What are Trade Wars and How Do They Affect Economies, Businesses, and Individuals?
In recent months, there has been much coverage in the business press as well as the general press about Trade Wars between the United States and China as well as between the United States and the European Union and Canada and Mexico.
The immediate trigger or the event for these trade wars has been the decision of President Trump to levy tariffs and duties on goods and services that the United States imports from China and the EU.
In addition, there has been talk of much stiffer penalties and levies on goods and services that the United States imports from countries around the world.
While the Equity Markets have not yet reacted strongly to these announcements, it is a matter of time before the tariffs and levies begin to bite and then, the effects on the globalized world economy would be hard to predict.
How Would Trade Wars Affect Different Stakeholders
Talking about the world economy being globalized, it is indeed the case that in a highly competitive world economy interconnected and integrated by globalization and driven by Free Trade, such decisions would indeed affect economies worldwide in addition to creating problems for global corporations that operate across jurisdictions and ordinary individuals as well.
For instance, most of the goods and products that giant retailers such as Wal-Mart stock are made in China and imported into the United States. Thus, any decisions involving levies of tariffs and duties would push the cost of these goods and hence, result in higher prices for the American consumers.
Similarly, global corporations that operate in multiple economies worldwide would see their profits going down as their basic business model that entails making goods and products where they are cheaper and selling them where they are costlier would take a hit since they no longer can enjoy and reap the benefits of arbitrage that Free Trade provides.
How Free Trade is Supposed to Work in Theory
Indeed, arbitrage and Free Trade work in theory by ensuring that nations export goods and services that they are good at and where it is cheaper to make them and then import goods and services from countries that are likewise good at them and reap the benefits of what is known as the Theory of Comparative Advantage.
According to this theory that was proposed by the earlier era economist, David Ricardo, nations benefit through Free Trade by exporting and importing goods and services according to the reasons mentioned previously and thus, in theory at least, Free Trade results in a win-win situation for everyone.
How Free Trade Actually Works
Having said that, it is also the case that in practice, things are not so neat and organized as there are bound to be protections for domestic firms by the host nations so that these firms do not lose out because of cheap products imported from elsewhere.
Indeed, as the experience of India shows, the way in which Chinese goods have been flooding into the country thereby threatening the businesses of local firms has led to much outcry and outrage and despite the periodic attempts of the Indian government to rectify the situation by Anti Dumping levies and tariffs and through regulating Chinese imports, there has not been much improvement in this regard.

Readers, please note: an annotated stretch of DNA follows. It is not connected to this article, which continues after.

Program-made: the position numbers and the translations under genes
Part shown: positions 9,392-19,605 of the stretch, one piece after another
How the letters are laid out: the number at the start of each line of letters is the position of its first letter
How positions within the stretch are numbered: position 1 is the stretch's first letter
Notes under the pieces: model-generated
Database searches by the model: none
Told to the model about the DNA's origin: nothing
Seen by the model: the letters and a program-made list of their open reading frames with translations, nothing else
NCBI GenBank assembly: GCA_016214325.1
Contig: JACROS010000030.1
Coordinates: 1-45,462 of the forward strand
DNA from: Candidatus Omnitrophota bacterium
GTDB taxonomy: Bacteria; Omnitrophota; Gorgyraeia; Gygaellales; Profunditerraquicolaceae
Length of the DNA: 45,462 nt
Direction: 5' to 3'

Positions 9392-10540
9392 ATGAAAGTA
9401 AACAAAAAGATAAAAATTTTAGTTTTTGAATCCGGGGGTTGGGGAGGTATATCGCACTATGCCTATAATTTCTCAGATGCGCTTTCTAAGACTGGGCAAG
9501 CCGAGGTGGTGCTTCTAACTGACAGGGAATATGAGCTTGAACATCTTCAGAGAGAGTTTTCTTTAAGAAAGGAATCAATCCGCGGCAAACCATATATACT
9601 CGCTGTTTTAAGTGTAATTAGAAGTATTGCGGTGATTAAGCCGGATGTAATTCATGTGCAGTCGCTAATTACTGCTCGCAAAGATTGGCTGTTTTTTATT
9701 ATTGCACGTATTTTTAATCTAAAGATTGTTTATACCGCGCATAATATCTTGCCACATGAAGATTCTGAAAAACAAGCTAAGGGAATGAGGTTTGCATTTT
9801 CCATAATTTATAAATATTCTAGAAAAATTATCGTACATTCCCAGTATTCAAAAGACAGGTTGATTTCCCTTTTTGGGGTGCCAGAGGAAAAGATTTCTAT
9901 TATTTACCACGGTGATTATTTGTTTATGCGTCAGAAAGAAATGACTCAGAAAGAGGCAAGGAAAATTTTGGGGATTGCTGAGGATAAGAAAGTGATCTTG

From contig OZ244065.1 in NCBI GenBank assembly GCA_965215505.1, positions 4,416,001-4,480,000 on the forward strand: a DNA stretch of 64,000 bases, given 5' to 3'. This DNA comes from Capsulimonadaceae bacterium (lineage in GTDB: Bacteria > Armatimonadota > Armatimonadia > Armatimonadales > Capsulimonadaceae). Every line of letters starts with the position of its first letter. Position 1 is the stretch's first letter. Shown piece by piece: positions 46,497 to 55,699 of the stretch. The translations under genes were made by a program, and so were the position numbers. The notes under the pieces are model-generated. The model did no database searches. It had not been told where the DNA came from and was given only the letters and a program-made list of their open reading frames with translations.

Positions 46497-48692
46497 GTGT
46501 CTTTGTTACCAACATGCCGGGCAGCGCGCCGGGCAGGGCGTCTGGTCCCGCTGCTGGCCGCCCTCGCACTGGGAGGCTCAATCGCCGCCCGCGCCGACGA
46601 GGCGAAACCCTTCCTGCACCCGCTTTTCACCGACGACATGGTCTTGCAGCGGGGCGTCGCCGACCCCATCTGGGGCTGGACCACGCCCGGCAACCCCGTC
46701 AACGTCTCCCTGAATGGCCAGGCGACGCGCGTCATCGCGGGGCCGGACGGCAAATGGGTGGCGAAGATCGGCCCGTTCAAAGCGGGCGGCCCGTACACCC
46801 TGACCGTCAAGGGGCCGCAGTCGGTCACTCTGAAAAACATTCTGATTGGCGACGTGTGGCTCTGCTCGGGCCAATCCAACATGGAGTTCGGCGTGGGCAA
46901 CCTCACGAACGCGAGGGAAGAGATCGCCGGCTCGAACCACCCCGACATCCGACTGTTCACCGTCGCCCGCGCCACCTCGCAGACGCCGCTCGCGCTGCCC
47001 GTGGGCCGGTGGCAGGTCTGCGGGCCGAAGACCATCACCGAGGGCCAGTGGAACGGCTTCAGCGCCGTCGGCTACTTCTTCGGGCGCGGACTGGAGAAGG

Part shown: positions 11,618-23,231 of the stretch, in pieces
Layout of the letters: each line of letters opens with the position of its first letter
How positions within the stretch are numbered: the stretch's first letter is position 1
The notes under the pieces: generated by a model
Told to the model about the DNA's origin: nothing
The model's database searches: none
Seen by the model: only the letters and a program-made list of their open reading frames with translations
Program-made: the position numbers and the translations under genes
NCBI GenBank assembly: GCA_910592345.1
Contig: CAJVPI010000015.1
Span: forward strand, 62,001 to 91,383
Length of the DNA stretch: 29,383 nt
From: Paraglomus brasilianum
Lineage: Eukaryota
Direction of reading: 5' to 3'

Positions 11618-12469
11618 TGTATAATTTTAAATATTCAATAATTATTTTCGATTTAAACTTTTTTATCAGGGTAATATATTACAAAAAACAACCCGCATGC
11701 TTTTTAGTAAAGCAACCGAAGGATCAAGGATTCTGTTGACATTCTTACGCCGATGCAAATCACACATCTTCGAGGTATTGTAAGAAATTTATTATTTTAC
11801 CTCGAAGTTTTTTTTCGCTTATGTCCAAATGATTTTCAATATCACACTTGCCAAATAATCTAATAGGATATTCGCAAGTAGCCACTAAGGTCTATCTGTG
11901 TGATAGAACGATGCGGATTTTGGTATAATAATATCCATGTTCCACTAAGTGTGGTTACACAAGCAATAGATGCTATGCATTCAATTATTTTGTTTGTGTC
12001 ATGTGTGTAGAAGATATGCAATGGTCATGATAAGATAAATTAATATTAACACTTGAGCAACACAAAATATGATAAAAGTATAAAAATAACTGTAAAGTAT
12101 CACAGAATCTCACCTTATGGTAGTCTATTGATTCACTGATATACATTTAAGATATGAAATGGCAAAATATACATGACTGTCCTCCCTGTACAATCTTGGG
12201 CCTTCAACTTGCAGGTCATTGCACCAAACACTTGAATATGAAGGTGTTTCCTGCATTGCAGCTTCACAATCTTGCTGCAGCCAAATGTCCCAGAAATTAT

While the Indian experience is one such example of how Free Trade also results in distortions of the economies, the main grouse that the United States in recent years has been having is that China is taking unfair and undue advantage of the low duties and tariffs in the US and at the same time, not reciprocating by restricting imports from the US.
Where Does America First and Make America Great Again Fit in
Indeed, President Trump who campaigned on a promise to Make America Great Again is now making goods on that promise by imposing tariffs and duties as well as railing against what he views as the erosion of American manufacturing capabilities.
In addition, the other grouse is that China is insisting on technology transfer whenever American corporations set up manufacturing plants and factories in China which means that unless actions is not taken soon, the US might very well end up being secondary to China in the global race for wealth.
Benefits of Free Trade
However, while this might seem like Free Trade being unfair, one has to keep in mind the fact that globalization has indeed helped in lifting Billions of people worldwide into the Middle Class and thereby has created prosperity for many.
Moreover, the fact that the American consumer has been the prime beneficiary so far by not having to pay high prices for goods and services means that once such prices go up due to tariffs and levies, then it would be interesting to note how they would react.
Thus, there are no easy answers to how Free Trade should work in practice and hence, it is indeed the case that unless all nations agree on some basic principles to be followed in the global trading arena, this present situation will continue.
Hence, there is a need for dialogue rather than confrontation and this is where multilateral institutions such as the WTO or the World Trade Organization can help since they are forums for all countries to air their grievances and seek redress.
To conclude, the nations of the world are too tightly integrated to let Free Trade collapse and hence, it is very much likely that the present confrontation would lead to a rebalancing rather than crashing the system and at best, this is an aberration, and at worst, this can lead to more instability in the global trading system.
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